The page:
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After World War II, with the help of the Allied powers, a defeated Germany successfully rebuilt its largely-destroyed infrastructure and re-constructed its bombed and burned-out cities.
But how did Germany deal with its Nazi past psychologically and spiritually?
Many historians, artists and social commentators have chronicled the postwar German struggle to face up to the legacy of the Nazi era. After all, most have pointed out, a large percentage of the German people elected the National Socialist Party and its head, Adolf Hitler in the early 1930s; and then continued to support the Nazis far into the war years. In defeat, however, the Nuremberg trials and the de-Nazification programs gradually helped set a new tone for the country – one that emphasized the building of a modern liberal democracy officially free of the racial and religious hatred that characterized the Nazi regime.
The new postwar German constitution completely affirmed, for example, the absolute freedom of religion, and made religious and racial hate speech a serious crime.
The 1945-46 Nuremberg trials, where the Nazi leadership was actually prosecuted after the war ended, witnessed the first true application of the international laws that prohibited war crimes. The defendants did not include Adolf Hitler, Heinrich Himmler, or Joseph Goebbels, the three main Nazi perpetrators — they all committed suicide rather than be taken prisoner by the Allied powers. Several of the prominent members of the German high military and political command who were tried, however, used the same infamous defense: “I was just following orders.”
That defense, of course, didn’t work. In a victory for the higher ethics the Baha’i teachings assert, the court ruled that orders to commit war crimes or genocide were unlawful orders; and that following them represented violations of basic human morality and international law.
Later called “The Nuremberg Defense,” this phrase has now entered the world’s lexicon, becoming synonymous with the abdication of personal responsibility. It now symbolizes the complete lack of an individual moral and spiritual compass.
The Nuremberg trials brought about a subsequent unfolding of multiple international laws and agreements that mirror the Baha’i call for an international system of justice serving a unified world. Those historically-unprecedented new global laws include The Genocide Convention and The Universal Declaration of Human Rights, both adopted in 1948; The Convention on the Abolition of the Statute of Limitations on War Crimes and Crimes against Humanity in 1968; The Geneva Convention on the Laws and Customs of War in 1949 and its supplementary protocols in 1977; and eventually, the establishment of the permanent International Criminal Court in The Hague, now indicting and prosecuting war criminals and even heads of state who commit war crimes or order genocide.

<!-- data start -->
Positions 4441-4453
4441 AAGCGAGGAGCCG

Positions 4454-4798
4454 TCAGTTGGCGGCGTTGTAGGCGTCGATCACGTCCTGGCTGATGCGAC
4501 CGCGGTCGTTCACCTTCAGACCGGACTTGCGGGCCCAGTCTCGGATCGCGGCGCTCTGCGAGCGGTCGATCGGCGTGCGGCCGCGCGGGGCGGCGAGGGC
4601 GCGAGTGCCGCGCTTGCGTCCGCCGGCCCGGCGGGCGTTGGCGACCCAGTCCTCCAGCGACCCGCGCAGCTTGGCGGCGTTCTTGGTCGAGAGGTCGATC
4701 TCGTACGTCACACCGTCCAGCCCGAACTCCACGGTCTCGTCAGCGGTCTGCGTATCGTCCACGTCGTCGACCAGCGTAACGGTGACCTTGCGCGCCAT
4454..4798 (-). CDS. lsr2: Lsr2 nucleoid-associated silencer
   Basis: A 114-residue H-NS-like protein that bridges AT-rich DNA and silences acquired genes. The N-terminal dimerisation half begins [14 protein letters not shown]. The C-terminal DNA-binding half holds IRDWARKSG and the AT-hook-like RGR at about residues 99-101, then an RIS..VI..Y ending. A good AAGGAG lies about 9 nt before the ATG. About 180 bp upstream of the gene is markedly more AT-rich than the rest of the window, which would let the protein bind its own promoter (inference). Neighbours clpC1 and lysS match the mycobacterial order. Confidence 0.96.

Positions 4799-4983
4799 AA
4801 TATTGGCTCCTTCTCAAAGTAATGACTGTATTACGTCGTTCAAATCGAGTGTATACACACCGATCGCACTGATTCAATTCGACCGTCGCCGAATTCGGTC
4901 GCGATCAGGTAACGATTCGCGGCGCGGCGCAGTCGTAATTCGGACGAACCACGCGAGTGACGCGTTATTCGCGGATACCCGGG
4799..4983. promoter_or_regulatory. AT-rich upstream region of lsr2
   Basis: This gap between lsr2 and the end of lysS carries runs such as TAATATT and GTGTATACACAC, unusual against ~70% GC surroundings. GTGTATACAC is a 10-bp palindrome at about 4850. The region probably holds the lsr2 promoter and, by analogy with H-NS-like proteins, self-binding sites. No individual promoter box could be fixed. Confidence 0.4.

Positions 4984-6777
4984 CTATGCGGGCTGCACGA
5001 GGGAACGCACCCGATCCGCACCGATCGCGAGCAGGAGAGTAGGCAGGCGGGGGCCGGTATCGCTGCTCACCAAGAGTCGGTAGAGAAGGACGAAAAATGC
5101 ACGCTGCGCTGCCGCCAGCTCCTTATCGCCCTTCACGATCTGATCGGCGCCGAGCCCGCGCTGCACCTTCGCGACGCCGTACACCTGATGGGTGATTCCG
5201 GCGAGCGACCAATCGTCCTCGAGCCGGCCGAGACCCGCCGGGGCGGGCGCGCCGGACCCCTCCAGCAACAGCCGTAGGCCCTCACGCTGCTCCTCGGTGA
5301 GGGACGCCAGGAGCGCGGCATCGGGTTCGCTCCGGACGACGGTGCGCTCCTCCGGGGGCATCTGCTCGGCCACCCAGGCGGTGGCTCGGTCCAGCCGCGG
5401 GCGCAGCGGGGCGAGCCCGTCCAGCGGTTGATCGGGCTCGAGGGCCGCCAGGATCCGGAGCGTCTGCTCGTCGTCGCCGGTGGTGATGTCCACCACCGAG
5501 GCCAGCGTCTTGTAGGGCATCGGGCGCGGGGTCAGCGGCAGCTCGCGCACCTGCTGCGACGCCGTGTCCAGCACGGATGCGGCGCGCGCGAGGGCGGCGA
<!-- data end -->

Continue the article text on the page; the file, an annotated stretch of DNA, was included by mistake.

This remarkable set of recent developments represents the beginning of a major worldwide trend toward the international governance and justice system the Baha’i Faith has advocated since the middle of the 19th Century. Baha’u’llah called for a world tribunal as early as 1873, when the concept had barely entered the consciousness of the most progressive legal systems. Abdu’l-Baha spoke in Paris in the early 20th Century about this important Baha’i principle:
A Supreme Tribunal shall be established by the peoples and Governments of every nation, composed of members elected from each country and Government. The members of this Great Council shall assemble in unity. All disputes of an international character shall be submitted to this Court, its work being to arrange by arbitration everything which otherwise would be a cause of war. The mission of this Tribunal would be to prevent war. – Paris Talks, p. 155.
Both the League of Nations and the United Nations have attempted to fulfill this powerful vision of a democratically-elected world tribunal, but at the outset both fell short of the Baha’i ideal. Instead, their formative charters, born out of the world wars that preceded their inaugurations, constructed global bodies that privileged some nations over others and thereby created intractable decision-making problems.
The Baha’i view – that the world must eventually develop and implement a global governing body – still has yet to come to fruition. As all of these signal international achievements clearly indicate, however, the world has consistently grown closer to effective international governance and the world unity it will help bring about.
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